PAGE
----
More than six months have passed since experimental therapy was first considered. We don’t know how bad Charlie’s brain damage is now. Whether experimental therapy is still warranted depends on whether there remains any prospect of any meaningful life, and how that should be balanced against further intensive care. Perhaps the moment has passed.

Professor Julian Savulescu
Uehiro Chair in Practical Ethics
University of Oxford

Visiting Professorial Fellow
Murdoch Childrens Research Institute

Peter Singer, AC
Ira W. DeCamp Professor of Bioethics
University Center for Human Values
Princeton University
Laureate Professor, 
School of Historical and Philosophical Studies,
University of Melbourne

Charlie Gard Bibliography



Debate: The Fiction of an Interest in Death? Justice for Charlie Gard

Agreement and disagreement about experimental treatment. The Charlie Gard Appeal

The Moral of the Case of Charlie Gard: Give Dying Patients Experimental Treatment … Early

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7 Comment on this post

  1. A lucid and uncompromising commentary that honors English bioethics. Its logic and clarity contrast with the statements of the authorities.

  2. Julian Savulescu

    Thank you Mauel, that is very flattering.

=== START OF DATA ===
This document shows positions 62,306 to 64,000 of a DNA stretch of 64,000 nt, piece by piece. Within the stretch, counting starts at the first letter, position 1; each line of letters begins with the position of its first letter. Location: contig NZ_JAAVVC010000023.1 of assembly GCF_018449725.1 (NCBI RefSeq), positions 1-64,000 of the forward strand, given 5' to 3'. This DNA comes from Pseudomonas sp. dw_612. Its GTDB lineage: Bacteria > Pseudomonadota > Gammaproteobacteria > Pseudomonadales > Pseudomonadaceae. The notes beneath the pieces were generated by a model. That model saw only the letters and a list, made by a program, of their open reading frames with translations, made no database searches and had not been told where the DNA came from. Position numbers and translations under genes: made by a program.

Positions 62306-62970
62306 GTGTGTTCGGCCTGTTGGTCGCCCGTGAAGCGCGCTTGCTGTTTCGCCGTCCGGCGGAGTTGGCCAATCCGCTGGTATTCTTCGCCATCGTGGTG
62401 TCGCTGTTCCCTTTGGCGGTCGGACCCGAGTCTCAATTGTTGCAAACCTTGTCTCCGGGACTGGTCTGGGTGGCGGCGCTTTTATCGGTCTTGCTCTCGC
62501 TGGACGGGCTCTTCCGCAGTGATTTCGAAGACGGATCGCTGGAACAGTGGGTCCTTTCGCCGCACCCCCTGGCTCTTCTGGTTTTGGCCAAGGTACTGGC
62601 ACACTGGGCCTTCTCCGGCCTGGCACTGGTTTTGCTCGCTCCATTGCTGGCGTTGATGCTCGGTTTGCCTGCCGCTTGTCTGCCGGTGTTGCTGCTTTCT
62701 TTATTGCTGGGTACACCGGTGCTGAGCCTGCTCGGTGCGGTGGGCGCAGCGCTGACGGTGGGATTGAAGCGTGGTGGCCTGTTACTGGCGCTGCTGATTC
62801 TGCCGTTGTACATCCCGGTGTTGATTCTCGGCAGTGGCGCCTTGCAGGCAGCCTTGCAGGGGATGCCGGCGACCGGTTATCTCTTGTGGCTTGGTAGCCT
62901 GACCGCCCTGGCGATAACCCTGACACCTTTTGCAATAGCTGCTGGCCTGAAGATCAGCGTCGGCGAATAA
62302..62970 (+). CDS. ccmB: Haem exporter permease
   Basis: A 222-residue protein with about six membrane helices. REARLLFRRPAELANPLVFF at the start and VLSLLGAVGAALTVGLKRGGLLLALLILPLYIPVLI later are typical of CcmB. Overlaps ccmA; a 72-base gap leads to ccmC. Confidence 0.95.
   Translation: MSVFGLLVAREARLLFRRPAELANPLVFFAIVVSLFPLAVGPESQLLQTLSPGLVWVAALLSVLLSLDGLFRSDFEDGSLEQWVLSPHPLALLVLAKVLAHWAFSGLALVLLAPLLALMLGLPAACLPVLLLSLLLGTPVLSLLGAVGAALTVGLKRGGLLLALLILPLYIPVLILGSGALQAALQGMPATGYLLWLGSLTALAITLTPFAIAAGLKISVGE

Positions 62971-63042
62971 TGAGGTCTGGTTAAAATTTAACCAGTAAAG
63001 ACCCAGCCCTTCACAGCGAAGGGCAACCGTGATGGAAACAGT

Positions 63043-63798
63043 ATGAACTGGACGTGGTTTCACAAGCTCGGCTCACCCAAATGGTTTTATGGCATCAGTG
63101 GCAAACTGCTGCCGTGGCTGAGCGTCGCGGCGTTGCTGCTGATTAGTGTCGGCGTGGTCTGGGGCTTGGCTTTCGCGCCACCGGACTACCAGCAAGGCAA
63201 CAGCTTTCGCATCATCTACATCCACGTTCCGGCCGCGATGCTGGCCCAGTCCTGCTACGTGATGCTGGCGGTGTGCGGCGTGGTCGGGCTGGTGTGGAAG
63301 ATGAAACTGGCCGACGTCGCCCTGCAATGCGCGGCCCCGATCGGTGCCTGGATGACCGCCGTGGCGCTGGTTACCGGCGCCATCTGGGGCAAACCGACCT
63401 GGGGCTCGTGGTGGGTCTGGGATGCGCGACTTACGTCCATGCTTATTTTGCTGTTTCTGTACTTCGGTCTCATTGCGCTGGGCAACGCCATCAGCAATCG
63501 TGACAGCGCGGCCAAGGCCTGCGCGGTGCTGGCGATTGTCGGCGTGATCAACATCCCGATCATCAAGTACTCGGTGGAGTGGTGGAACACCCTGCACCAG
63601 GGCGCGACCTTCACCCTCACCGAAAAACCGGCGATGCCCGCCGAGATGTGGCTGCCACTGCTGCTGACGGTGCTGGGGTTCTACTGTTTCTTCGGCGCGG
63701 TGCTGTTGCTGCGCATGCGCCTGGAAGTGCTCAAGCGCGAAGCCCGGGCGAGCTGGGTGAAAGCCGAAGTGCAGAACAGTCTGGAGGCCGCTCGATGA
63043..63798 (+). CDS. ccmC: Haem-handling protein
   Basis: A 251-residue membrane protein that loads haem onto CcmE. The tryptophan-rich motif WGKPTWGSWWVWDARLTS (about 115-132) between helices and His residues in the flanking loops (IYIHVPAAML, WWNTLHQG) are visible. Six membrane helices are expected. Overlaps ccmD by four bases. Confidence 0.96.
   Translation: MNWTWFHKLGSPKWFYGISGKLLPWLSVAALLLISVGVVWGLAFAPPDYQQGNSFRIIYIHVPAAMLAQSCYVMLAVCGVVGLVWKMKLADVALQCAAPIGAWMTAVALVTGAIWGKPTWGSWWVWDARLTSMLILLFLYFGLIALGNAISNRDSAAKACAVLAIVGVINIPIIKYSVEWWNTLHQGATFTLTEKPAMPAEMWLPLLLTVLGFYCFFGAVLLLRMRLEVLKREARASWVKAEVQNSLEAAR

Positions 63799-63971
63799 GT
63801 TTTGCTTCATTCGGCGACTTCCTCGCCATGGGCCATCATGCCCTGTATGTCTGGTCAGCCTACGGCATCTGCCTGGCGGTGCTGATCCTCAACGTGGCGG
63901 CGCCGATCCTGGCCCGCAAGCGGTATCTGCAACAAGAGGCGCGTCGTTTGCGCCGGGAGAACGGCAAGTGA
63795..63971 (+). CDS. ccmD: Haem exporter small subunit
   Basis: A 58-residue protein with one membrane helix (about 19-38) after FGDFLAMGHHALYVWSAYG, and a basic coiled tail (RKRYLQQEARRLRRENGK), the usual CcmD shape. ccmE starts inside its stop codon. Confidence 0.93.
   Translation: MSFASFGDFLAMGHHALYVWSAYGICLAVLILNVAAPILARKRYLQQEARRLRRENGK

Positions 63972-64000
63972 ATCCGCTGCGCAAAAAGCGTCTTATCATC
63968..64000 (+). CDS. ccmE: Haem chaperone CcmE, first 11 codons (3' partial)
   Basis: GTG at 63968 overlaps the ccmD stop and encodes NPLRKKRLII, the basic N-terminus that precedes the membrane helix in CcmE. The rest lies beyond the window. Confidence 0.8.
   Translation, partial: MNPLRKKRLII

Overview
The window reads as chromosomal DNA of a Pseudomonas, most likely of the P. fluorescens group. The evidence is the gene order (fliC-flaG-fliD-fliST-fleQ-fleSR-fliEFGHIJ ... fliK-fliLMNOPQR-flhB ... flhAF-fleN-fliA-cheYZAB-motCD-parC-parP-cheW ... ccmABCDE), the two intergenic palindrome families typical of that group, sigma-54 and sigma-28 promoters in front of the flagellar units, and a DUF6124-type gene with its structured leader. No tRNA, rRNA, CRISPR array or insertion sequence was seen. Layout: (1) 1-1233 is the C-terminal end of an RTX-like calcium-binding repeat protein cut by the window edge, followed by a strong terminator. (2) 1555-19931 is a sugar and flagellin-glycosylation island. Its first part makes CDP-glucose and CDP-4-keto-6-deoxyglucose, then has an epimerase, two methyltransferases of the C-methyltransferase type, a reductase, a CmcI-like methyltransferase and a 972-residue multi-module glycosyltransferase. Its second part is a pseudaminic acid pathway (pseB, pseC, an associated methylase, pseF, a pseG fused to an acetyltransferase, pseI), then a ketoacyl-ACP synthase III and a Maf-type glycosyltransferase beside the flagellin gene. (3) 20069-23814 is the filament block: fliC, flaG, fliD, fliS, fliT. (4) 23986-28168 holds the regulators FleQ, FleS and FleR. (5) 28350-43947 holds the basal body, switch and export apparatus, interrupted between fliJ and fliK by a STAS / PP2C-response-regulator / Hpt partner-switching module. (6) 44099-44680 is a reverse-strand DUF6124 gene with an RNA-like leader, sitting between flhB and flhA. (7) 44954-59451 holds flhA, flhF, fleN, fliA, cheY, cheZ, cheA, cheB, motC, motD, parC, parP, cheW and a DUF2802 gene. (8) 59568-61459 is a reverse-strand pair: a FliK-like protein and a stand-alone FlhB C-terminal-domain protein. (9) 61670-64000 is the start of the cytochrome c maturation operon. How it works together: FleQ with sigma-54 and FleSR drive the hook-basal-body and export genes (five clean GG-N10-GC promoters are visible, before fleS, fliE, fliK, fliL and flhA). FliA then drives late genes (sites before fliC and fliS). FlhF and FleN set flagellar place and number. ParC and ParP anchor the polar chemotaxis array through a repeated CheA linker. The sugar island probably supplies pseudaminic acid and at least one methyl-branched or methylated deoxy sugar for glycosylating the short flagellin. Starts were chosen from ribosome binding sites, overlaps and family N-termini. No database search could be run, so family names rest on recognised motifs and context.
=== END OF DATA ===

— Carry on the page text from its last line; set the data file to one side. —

Well, the case for reconsidering Charlie’s situation is even stronger now that seven of the world’s experts in nucleoside replacement therapy (not just Dr I) have presented new evidence and petitioned Great Ormond St to review the case. It will now return to the High Court. If Charlie has not sustained further irreversible brain damage such that his chances of achieving a life worth living are now zero (not just low), then he ought to be given his chance. It is very hard to argue that someone would be better off dead, especially when there is in an intervention that offers the chance of improving their life. The best interests argument in death is a hard, almost impossible, one to make, especially when no one has defined or even come close to describing the line between a life worth living and not worth living. An argument of unjust use of limited resources would have been more promising, but it wasn’t pursued and at any rate, the Gards negated any possibility of it by raising their own funds. Let’s hope Charlie is in good enough shape to go to the US for a 3 months trial of nucleoside replacement therapy. And let’s hope the High Court gets it right this time.